Submitted by Arthur J. Dykes, CPA, and Donald Paris, CPA

We mostly realize that our Federal taxation system is complex, in a constant state of change, and requires more specialists than the leading U.S. hospital to administer. But are you aware that the 50 states are getting to be in a similar situation?

Consider Mr. and Mrs. Jones, both in their early 60’s and considering the issue of retirement, and where to retire, and how their retirement funds will be taxed. They owned a small business with sales in multiple states or over a website. They had no idea of the state tax complexities affecting their decision on where and how to file state taxes?

People planning to retire may use the absence of a state income tax as a barometer for a retirement living destination. Yet, the lack of a state income tax does not ensure an overall low state tax burden. Higher real estate, sales, fuel, and other taxes must be considered, as many states are currently using these taxes and fees to shrink expanding state budget deficits. Your business may be subject to all of these taxes if you conduct business in the state, which generally requires property or employees located in that state. (Referred to as having nexus in that state).

It is estimated by the Tax Foundation that you can expect to pay almost 10% of your income to pay for state and local taxes. New Jersey residents have the dubious record of being the highest tax state, followed by New York and Connecticut. Maryland ranked 4th while Virginia was 18th and the District of Columbia came in 8th.

Retirees need to consider how their pensions will be taxed:

  • Under federal law, a taxpayer may be required to include a portion of his or her Social Security benefits in their taxable adjusted gross income (AGI). Most states begin the calculation of state personal income tax liability with federal AGI, or federal taxable income. In those states, the portion of Social Security benefits subject to personal income tax is subject to state personal income tax unless state law allows taxpayers to subtract the federally taxed portion of their benefits from their federal AGI in the computation of their state AGI.
  • Many states exclude Social Security retirement benefits from state income taxes. The District of Columbia and 27 states with income taxes provide a full exclusion for Social Security benefits -- Alabama, Arizona, Arkansas, California, Delaware, Georgia, Hawaii, Idaho, Illinois, Indiana, Kentucky, Louisiana, Maine, Maryland, Massachusetts, Michigan, Mississippi, New Jersey, New York, North Carolina, Ohio, Oklahoma, Oregon, Pennsylvania, South Carolina, Virginia, and Wisconsin.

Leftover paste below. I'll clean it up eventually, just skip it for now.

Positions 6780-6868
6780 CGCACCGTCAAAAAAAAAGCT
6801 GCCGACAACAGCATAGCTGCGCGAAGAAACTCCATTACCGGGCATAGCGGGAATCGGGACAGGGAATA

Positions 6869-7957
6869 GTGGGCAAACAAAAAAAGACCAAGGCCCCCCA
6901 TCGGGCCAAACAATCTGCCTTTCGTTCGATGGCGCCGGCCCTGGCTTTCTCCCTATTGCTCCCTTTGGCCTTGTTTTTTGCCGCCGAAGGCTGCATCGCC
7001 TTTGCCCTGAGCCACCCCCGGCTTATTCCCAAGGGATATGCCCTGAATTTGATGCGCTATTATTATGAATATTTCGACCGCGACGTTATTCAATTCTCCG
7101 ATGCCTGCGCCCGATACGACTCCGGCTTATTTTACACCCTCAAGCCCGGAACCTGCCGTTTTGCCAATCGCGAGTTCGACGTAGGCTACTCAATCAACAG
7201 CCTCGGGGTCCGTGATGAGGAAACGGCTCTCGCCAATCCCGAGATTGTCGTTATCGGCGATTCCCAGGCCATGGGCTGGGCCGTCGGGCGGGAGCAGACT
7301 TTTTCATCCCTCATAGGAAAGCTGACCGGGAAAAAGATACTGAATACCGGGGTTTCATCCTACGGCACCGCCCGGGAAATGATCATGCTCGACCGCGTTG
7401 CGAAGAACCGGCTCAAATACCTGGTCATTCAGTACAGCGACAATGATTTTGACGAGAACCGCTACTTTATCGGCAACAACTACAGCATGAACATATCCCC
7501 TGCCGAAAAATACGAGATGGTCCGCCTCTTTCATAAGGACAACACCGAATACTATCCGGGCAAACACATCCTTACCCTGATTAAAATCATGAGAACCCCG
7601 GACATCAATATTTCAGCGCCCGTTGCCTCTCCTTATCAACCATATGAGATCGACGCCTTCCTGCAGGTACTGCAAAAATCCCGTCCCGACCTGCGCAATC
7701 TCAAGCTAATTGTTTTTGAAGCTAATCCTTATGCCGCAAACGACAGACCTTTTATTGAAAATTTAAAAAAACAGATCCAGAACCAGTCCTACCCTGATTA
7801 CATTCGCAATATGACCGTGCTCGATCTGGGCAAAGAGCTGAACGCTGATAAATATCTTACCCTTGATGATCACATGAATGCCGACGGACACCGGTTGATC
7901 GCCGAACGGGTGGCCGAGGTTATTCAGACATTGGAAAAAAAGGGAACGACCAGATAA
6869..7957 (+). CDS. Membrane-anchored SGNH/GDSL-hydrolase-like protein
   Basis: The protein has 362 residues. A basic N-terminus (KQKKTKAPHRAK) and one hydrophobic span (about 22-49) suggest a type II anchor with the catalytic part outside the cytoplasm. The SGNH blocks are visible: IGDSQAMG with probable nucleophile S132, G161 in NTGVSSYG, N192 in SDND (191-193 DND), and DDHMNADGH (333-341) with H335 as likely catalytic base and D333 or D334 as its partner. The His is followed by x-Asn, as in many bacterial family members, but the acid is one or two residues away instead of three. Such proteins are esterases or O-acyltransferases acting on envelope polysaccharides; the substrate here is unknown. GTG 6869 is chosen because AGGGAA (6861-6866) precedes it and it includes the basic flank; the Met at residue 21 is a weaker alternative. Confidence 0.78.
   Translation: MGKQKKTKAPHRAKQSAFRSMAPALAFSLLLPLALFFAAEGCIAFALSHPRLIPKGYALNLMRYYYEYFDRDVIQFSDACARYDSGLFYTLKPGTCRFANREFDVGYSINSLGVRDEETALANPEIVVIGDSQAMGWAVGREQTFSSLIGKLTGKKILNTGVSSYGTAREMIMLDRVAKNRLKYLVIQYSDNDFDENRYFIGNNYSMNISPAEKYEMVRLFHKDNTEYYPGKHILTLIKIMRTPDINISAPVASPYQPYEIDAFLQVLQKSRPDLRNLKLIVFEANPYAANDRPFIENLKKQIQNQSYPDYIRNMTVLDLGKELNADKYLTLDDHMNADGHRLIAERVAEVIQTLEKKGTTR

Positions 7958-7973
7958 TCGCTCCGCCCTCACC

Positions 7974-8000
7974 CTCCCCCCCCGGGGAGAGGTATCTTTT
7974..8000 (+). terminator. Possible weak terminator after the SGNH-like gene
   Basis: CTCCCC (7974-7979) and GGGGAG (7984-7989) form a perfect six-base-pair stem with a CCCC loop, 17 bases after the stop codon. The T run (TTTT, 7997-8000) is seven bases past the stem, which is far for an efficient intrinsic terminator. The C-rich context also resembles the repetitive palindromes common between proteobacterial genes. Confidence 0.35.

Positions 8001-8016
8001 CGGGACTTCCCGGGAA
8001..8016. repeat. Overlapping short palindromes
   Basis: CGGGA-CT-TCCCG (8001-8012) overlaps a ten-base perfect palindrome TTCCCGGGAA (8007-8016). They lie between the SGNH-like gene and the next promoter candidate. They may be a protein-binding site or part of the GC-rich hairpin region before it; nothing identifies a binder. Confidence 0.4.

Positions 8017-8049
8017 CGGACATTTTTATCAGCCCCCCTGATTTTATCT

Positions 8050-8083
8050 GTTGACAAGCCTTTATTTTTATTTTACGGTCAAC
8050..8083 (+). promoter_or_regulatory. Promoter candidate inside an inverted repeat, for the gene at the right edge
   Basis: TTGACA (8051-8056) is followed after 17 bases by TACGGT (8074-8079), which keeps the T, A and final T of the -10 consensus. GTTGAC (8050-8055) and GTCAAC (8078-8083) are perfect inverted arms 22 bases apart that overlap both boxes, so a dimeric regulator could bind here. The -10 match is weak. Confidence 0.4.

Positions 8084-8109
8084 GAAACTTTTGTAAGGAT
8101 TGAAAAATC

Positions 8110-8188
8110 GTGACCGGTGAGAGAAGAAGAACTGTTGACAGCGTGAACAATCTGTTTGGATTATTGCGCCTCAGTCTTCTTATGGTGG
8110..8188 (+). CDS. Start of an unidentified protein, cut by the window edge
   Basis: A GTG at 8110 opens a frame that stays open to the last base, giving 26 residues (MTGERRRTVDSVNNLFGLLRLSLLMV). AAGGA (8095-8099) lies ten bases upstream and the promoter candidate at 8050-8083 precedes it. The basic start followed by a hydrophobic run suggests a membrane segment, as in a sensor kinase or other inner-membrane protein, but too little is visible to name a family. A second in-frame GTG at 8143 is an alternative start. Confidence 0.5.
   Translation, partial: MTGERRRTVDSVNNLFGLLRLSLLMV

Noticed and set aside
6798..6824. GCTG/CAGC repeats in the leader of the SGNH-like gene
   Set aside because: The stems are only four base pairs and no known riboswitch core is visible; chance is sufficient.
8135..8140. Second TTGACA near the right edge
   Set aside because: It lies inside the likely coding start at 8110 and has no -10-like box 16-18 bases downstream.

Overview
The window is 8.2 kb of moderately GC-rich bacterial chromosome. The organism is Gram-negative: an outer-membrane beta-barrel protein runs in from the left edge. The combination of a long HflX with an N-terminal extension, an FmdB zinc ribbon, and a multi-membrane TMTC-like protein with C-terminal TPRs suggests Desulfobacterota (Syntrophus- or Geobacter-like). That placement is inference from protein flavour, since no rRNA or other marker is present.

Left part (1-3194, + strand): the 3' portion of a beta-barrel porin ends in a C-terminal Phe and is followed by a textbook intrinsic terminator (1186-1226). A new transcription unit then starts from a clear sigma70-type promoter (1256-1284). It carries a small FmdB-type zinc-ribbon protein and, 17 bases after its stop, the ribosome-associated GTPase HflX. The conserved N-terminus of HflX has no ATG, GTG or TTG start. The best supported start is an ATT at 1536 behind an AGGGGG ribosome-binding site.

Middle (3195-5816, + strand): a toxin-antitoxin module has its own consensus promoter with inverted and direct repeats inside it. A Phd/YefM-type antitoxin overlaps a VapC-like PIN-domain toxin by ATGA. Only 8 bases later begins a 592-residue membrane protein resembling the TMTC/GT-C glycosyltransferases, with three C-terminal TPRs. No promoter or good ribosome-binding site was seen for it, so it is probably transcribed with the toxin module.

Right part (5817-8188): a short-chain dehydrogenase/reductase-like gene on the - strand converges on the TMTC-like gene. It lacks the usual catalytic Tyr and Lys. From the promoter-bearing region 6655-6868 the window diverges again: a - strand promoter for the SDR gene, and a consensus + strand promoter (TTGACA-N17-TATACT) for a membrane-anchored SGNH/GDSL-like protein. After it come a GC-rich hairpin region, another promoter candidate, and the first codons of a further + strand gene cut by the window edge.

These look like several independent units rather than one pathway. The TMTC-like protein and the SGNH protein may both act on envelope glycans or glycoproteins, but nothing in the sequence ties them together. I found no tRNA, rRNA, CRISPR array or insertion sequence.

• States are generally prohibited from taxing benefits of U.S. military retirees if they exempt the pensions of state and local government retirees. Most states that impose an income tax exempt at least part of pension income. Different types of pension income (private, military, federal civil service, and state or local government) are often treated differently for tax purposes.
  • California, Connecticut, Nebraska, Rhode Island, and Vermont do not provide any exemptions or tax credits for pension and other retirement income that is included for federal purposes. Most in state government pensions are taxed the same as out-of-state government pensions. However, Arizona, Idaho, Kansas, Louisiana, New York, and Oklahoma provide greater tax relief for in-state pension plans than they do for out-of-state government pension plans. The District of Columbia also provides greater tax relief for DC government pensions than for state government pensions.
  • For retired military, some states provide special tax benefits, while other states follow the federal rules.

If you are considering moving to change your state residency to a state with lower taxes or perhaps no income tax, beware of all the tax issues and not just how your retirement pay will be treated.

As a result, it is very important to avoid missteps in establishing your state domicile. While the safest course of action is to sell your property in the former state, it is certainly all right to hold on to it if other essentials have changed. If your residency change is questioned, the determination will be a test of facts and circumstances.

Therefore, relocating ones’ state tax domicile must be a bona-fide event. Your commitment to actually spending time in your new location is a very important factor.

For example, if you travel three months out of the year, that leaves nine months of "residency." Of those nine months, the majority should be spent in the new state. If you travel more frequently and spend little time in either your new or prior state of residency, you may face difficulties proving that you have changed your residence. Consequently, you need to pay careful attention to all the personal details that support your new residency states (i.e. number of days in state, vehicle registrations, voting registrations, mail delivery, address on tax returns, etc.).

Because state budget deficits are increasing, state taxing authorities are very sensitive to these issues. Accordingly, each state taxing authority makes nexus and domicile and residency determinations on their own, and it is possible that each state’s interpretation of where you live or conduct business, may conflict. In either case, you have the burden of proof to show why you believe you have moved for state tax reasons, or have no nexus in that state.

In all cases, seeking advice from a specialist in state and local taxation is the prudent way to go.